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Three Gorges Dam prompts more evacuations
by Staff Writers
Beijing (UPI) Apr 19, 2012

Preparations have begun to relocate about 20,000 residents from the vicinity of China's massive Three Gorges Dam because their homes are at risk from "constant landslides," authorities in Central China's Hubei province said.

The residents account for one-fifth of the population in Dongba county in Hubei, said Zhao Wenxing from the county's relocation headquarters, state-run news agency Xinhua reports.

That follows an announcement this week that 100,000 people may have to be relocated over the next three to five years due to the threat of natural disasters near the dam on the Yangtze River.

Scientists have said that fluctuating water levels of the 410-mile-long reservoir behind the 591-foot-tall dam have destabilized hundreds of miles of slopes, triggering massive landslides.

Landslides and other incidents have increased 70 percent since the reservoir reached its high-water mark in 2010.

Liu Yuan with the Ministry of Land Resources told China National Radio said rock falls and landslides at 335 sites would be addressed but there are more than 5,000 potential danger sites.

"Due to the complexity and uncertainty of the problems, the pattern of geological disaster cannot be accurately predicted," Liu said. "It's difficult to know what's going on."

During the engineered flooding required for the building of the $22.5 billion dam, started in 1994, 13 cities, 140 towns and 1,350 villages were submerged and 1.8 million people displaced. The project, completed in 2006, started generating power in 2008 ahead of the Beijing Olympics.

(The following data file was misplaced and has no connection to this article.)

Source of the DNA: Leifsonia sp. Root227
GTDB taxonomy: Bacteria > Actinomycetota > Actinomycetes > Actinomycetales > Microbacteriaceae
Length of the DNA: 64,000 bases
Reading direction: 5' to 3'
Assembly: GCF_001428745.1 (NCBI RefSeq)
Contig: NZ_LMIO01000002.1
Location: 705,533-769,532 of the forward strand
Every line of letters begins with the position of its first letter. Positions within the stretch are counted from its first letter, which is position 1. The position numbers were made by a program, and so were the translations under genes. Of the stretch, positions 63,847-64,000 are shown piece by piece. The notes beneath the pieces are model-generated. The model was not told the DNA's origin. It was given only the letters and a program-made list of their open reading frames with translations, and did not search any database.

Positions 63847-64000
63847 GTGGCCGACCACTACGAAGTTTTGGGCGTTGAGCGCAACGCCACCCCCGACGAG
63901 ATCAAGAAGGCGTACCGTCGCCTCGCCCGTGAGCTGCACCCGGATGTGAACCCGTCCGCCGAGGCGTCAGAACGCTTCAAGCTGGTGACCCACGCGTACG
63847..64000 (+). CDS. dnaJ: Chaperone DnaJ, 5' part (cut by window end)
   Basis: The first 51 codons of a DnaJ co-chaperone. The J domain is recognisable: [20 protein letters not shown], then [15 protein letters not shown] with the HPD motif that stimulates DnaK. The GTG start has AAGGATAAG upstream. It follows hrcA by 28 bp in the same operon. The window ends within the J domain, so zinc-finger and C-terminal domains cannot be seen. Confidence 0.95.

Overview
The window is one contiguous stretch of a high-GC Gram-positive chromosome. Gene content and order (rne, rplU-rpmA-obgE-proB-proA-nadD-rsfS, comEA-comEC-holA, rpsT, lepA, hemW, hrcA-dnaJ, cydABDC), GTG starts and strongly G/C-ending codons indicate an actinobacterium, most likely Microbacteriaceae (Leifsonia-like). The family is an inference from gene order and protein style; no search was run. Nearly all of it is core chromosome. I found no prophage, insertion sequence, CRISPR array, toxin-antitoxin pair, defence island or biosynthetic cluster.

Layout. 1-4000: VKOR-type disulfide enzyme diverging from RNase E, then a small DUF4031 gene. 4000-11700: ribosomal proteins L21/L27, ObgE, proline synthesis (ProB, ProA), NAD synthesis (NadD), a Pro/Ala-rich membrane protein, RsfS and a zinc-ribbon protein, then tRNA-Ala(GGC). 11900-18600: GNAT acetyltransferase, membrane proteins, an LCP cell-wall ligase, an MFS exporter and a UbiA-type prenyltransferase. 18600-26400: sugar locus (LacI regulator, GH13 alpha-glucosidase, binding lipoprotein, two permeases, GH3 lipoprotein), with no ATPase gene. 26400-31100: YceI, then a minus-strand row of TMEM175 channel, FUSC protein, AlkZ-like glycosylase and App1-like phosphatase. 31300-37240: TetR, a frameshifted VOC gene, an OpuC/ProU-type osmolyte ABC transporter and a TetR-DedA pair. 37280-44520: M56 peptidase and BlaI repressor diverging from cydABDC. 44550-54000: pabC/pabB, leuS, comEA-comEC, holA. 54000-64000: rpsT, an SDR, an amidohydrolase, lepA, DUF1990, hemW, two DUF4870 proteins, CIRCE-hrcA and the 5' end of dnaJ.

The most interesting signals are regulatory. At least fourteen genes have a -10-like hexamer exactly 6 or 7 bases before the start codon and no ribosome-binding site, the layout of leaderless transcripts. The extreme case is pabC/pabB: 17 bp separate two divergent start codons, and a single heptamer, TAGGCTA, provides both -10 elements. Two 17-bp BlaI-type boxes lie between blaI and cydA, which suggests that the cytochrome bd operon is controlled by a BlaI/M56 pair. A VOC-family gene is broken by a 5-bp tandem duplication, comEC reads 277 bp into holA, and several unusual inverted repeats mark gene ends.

The power station has an installed capacity of 21,000 megawatts.

Noting that 20 years ago this month the Chinese government approved construction of the colossal project, Patricia Adams, editor of online news portal Three Gorges Probe, in an editorial published in Canada's Financial Post, wrote, "The critics said the dam would be an environmental and economic nightmare that would flood millions of people off their land, induce landslides and earthquakes, cripple navigation and produce unaffordable electricity.

"Twenty years later, the critics have been proven right on all counts."

Last May, the Chinese government acknowledged that Three Gorges "caused some urgent problems in terms of environmental protection, the prevention of geological hazards and the welfare of the relocated communities" but maintained the project "is now greatly benefiting the society in the aspects of flood prevention, power generation, river transportation and water resource utilization."

The government also said the dam had affected downstream shipping, irrigation and water supplies. The same day, it announced that measures would be carried out to improve the living conditions of the displaced people, protect the Yangtze's ecosystem and prevent geological disasters.

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Problems for residents near Chinese dam
Beijing (UPI) Apr 19, 2012 - Another 100,000 people may be moved from around China's Three Gorges Dam because of landslides and reservoir bank collapses, Chinese state media reported.

They quote a governmental official as saying the number of geological disasters had increased dramatically since the water level behind the dam on the Yangtze River reached its maximum in 2010, the BBC reported Wednesday.

The world's largest dam project has already required the relocation of around 1.4 million people.

Authorities will try to stabilize 355 locations around the dam where rockfalls and landslides have occurred, but some 100,000 people may have to be moved from the area in the next three to five years, Lou Yuan, an inspector at China's Ministry of Land Resources, told China National Radio.

The water level in the huge reservoir behind the $40 billion dam rises and falls with the seasons, making the banks unstable, experts said.

Completed in 2006, the reservoir reached its full height two years ago after submerging 13 cities, 140 towns and 1,350 villages, they said.


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